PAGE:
Last summer, American directors headlined three of Europe’s most prestigious opera festivals.
In Aix-en-Provence, France, you could see the New York-born Ted Huffman’s take on “L’Incoronazione di Poppea”; the Connecticut native Lydia Steier’s spin on “Die Zauberflöte” at the Salzburg Festival, in Austria; or “Lohengrin” at the Bayreuth Festival, in Germany, staged by Yuval Sharon, the visionary leader of the Detroit Opera, who hails from a suburb of Chicago.
This would have been unimaginable even a decade ago. Until recently, there were few recognizable American directors working on Europe’s major stages. It was a short list that included the avant-garde directors Robert Wilson, 81, and Peter Sellars, 65, and the Alden brothers, David and Christopher, both 73.
Now, a new crop of American directors, most under the age of 50, is gaining an unlikely foothold on the continent and leaving its mark on the opera scene.
Germany is a launchpad for many. “More young artists from all over the world are coming here,” said Amy Stebbins, a Berlin-based opera director and librettist from New Hampshire. That’s hardly surprising, she said, given the numerous opportunities there for training and employment. Not only does Germany have more than 80 full-time opera companies; the country’s free education system — including music education — and the availability of paid internships make breaking into opera comparatively democratic and egalitarian.
In Germany, even provincial opera companies have the wherewithal to put together full and challenging seasons. Ambitious artistic directors are eager to discover new musical and dramatic points of view.
“They’re always on the lookout for kind of new voices and different voices,” said Louisa Proske, the associate artistic director of the Halle Opera, in eastern Germany. Proske, a native Berliner and a co-founder of Heartbeat Opera in New York, said many German directors take “a very intellectual approach” and that “what can be attractive is this kind of propensity to storytelling that I think is more in the Anglo-Saxon tradition.”
One house that has been particularly instrumental in luring American directors across the pond is the Frankfurt Opera. Both Huffman and another New Yorker, R.B. Schlather, worked at the company’s alternative venue (where Sharon also directed the German premiere of Olga Neuwirth’s “Lost Highway”) before graduating to the main stage.
“Both of them, I feel, come out of the tradition of Bob Wilson,” said Bernd Loebe, the Frankfurt Opera’s artistic director, adding that he sees them as directors who “want to escape this superficial approach to opera” that is often found in the United States.
Loebe said he wasn’t interested in “the cliché of old-fashioned opera: beautiful sets, beautiful costumes.”
“I want to see a link between music and drama,” he added. “I want directors who are interested in the music.”
Here’s a closer look at three American opera directors who are leaving their mark in Europe.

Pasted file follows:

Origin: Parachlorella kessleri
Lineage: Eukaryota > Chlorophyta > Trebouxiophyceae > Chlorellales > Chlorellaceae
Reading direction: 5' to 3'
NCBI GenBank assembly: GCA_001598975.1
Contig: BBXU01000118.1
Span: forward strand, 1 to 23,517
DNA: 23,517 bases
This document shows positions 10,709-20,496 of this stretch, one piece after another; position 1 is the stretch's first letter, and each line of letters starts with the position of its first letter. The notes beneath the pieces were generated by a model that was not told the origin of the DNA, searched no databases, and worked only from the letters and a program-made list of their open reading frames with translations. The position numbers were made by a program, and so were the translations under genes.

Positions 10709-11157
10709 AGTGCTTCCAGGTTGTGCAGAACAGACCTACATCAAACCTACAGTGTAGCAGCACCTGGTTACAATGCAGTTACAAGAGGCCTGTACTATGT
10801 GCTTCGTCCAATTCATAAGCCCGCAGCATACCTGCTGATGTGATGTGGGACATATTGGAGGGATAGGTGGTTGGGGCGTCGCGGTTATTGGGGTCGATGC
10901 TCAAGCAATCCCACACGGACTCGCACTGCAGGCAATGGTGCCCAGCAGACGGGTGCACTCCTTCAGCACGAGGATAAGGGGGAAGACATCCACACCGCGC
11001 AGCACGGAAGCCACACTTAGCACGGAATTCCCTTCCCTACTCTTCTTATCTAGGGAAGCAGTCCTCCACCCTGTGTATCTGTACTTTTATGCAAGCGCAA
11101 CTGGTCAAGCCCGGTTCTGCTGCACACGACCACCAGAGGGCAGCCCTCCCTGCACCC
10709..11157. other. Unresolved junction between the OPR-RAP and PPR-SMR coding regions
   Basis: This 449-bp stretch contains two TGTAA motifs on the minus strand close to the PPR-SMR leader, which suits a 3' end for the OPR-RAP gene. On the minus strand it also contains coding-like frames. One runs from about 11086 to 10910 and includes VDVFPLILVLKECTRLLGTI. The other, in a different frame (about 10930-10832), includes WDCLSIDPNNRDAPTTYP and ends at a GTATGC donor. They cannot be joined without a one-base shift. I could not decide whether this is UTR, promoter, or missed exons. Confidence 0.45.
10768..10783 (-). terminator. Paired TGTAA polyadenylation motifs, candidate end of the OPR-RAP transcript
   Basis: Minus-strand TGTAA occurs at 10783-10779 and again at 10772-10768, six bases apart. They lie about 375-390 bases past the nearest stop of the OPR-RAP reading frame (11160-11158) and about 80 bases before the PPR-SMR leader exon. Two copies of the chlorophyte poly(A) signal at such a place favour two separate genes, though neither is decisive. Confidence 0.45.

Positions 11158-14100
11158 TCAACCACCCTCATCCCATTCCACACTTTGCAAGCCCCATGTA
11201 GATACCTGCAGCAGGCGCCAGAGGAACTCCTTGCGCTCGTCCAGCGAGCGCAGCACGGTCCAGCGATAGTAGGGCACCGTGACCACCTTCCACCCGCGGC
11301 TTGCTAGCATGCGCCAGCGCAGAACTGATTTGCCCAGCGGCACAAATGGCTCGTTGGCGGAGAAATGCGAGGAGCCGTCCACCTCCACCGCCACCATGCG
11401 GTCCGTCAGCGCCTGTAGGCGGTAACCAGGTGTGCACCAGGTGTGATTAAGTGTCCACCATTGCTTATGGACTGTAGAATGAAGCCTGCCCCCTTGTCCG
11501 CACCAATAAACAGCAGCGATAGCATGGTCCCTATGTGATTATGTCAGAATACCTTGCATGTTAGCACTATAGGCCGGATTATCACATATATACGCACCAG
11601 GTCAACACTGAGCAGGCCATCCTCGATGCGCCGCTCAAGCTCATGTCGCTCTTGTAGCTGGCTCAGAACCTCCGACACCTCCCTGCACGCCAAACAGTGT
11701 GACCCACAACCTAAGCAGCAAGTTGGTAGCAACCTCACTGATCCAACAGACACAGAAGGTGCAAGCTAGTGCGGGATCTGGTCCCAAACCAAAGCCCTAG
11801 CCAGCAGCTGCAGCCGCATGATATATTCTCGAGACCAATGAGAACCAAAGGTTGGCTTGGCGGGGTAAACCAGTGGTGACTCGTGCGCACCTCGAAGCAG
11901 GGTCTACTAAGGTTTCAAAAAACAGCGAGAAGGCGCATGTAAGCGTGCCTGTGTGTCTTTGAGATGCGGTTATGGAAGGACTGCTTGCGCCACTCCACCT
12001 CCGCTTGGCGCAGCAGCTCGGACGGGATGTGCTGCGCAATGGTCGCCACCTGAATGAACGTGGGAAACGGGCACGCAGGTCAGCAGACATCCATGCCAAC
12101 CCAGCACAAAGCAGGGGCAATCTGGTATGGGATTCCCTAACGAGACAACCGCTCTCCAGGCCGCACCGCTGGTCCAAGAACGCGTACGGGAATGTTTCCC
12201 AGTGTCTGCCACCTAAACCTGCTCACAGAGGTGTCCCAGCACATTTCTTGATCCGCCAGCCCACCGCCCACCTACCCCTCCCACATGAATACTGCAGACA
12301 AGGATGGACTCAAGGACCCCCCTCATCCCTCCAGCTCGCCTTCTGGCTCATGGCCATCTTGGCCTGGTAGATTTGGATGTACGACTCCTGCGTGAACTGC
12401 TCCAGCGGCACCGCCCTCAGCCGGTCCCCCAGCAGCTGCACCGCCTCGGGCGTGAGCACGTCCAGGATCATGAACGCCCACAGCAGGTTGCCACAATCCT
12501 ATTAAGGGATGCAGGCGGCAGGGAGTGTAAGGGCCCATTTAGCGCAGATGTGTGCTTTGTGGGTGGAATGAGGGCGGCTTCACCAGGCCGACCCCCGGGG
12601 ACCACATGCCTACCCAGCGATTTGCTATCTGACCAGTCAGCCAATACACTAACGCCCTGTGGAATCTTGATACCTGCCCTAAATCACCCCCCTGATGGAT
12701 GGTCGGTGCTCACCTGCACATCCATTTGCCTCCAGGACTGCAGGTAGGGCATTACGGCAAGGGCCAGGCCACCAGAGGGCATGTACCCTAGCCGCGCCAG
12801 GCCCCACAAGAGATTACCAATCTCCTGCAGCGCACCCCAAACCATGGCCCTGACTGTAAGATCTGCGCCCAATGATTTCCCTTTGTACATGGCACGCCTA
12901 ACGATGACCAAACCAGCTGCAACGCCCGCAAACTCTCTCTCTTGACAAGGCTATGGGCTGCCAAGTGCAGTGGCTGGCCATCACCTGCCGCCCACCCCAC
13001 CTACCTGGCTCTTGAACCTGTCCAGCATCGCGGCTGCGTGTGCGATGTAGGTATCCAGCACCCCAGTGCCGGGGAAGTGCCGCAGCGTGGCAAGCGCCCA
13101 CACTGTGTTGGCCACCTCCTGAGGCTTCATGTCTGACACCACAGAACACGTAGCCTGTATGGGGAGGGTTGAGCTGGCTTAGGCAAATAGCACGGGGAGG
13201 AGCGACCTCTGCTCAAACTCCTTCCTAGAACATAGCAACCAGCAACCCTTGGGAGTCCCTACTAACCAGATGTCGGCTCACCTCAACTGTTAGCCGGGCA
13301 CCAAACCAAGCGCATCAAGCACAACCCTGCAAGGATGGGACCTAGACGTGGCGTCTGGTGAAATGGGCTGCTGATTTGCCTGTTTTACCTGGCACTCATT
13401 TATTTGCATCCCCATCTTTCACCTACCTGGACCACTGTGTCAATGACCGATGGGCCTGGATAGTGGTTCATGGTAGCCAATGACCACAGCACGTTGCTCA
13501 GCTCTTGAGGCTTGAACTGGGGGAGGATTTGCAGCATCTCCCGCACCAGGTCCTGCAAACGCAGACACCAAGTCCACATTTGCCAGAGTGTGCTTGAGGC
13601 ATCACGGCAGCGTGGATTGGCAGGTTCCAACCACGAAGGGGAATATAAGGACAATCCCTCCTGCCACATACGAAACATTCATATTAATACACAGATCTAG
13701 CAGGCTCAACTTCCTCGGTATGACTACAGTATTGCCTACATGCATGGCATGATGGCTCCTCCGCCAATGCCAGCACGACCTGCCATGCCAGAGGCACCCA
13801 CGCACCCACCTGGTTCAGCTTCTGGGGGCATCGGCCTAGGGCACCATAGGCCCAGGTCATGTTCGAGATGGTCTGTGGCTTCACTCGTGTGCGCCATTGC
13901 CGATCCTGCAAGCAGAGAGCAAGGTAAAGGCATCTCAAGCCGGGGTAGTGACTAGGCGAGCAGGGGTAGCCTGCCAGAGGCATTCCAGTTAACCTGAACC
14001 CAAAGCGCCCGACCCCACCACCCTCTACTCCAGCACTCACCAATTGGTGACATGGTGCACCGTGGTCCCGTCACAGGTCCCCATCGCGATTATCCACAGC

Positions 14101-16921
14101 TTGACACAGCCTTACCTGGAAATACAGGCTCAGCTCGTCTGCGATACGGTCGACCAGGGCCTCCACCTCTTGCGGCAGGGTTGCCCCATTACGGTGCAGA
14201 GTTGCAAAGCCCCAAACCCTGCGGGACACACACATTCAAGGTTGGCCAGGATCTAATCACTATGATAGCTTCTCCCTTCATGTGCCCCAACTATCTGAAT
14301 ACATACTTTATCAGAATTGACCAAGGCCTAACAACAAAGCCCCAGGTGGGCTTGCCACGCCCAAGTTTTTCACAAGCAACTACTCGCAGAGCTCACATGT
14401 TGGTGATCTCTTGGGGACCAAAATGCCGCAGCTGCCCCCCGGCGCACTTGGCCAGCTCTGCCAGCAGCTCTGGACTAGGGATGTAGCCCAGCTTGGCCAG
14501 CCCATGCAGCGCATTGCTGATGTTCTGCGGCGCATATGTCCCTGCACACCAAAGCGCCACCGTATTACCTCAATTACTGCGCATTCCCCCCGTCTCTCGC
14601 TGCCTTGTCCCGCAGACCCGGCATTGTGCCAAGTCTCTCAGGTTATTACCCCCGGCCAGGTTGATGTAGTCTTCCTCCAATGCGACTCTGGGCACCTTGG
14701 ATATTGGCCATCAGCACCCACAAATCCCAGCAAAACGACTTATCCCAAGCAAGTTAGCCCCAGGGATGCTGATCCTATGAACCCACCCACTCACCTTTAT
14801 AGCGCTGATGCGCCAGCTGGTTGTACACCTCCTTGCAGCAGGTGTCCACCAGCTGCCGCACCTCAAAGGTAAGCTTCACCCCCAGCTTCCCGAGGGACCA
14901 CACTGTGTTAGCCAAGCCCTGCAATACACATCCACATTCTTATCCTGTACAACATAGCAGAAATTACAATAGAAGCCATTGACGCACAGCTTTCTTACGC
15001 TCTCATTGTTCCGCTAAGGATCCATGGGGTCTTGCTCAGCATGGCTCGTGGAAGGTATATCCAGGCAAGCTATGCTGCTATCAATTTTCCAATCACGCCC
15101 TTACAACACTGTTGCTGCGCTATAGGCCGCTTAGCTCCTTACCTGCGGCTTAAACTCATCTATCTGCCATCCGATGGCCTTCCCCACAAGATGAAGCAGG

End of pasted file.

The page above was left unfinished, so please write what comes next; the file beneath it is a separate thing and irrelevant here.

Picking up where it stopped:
Ted Huffman may well be the only American to graduate from singing in Mozart’s “Die Zauberflöte” as a child to directing a new production of the work at one of Europe’s major opera houses.
Huffman’s love of music was nurtured by singing Bach and Handel in a church choir. As a child growing up in the suburbs of New York City, he also auditioned for, and landed some, children’s roles in Broadway shows and at the Metropolitan Opera.
“I spent a lot of time as a kid being exposed to all of this,” the 46-year-old director said. “And I think, you know, it got in my system, in a good way. It didn’t let go.”
In his early 20s, he and a friend founded the Greenwich Music Festival, an innovative music event in Connecticut that ran between 2004 and 2012, where he directed several productions, including Hans Werner Henze’s “El Cimarrón.”
Yet despite the festival’s success, he didn’t feel that there was much room for him to realize his directing ambitions on a larger scale.
“I quite consciously didn’t go the more traditional American route of assisting in big houses and kind of learning that way, because I felt like that was a kind of trap for directors to learn a system of making work on existing sets with existing costumes,” he said.
After taking part in the Merola Opera Program, in San Francisco, in 2010, he shipped to Europe on a career grant from that institute and picked up his first assignments in London, including an acclaimed staging of Maxwell Davies’s “The Lighthouse” in 2012 for English Touring Opera.
In the decade since, Huffman has become one of Europe’s most in-demand young opera directors, praised for his ability to coax psychologically complex performances from his actors in visually distinctive and uncluttered stagings. He has staged “Die Zauberflöte” in Frankfurt, “A Midsummer Night’s Dream” in Berlin and “Madama Butterfly” in Zurich.
Writing in The New York Times, Zachary Woolfe named Huffman’s “Poppea” at Aix one of last year’s musical highlights, calling it “a vivid, spare staging” and praising the director for guiding “his youthful cast in scenes that were genuinely sexy.”
Along with reimagining the classics, Huffman champions new opera, most significantly as a director and librettist for the British composer Philip Venables. To date, they have worked together on “4.48 Psychosis” (2016) and “Denis & Katya” (2019), both of which have been staged in Europe and America. Their latest collaboration, set to premiere at Aix in July, is co-produced by the Skirball Center at N.Y.U.
“One of the most exciting things about Europe is that for a longer time there’s been a mandate to produce new work,” Huffman said. “I think that there’s a huge sea change happening in America now,” he added, referencing the Metropolitan Opera’s recent commitment to staging more operas by living composers. It’s one of the reasons, he said, that he’ll continue to divide his career between the United States and Europe for the foreseeable future.
Lydia Steier wanted to direct opera ever since she saw Milos Forman’s Oscar-winning movie “Amadeus” as a child growing up in Hartford, Conn.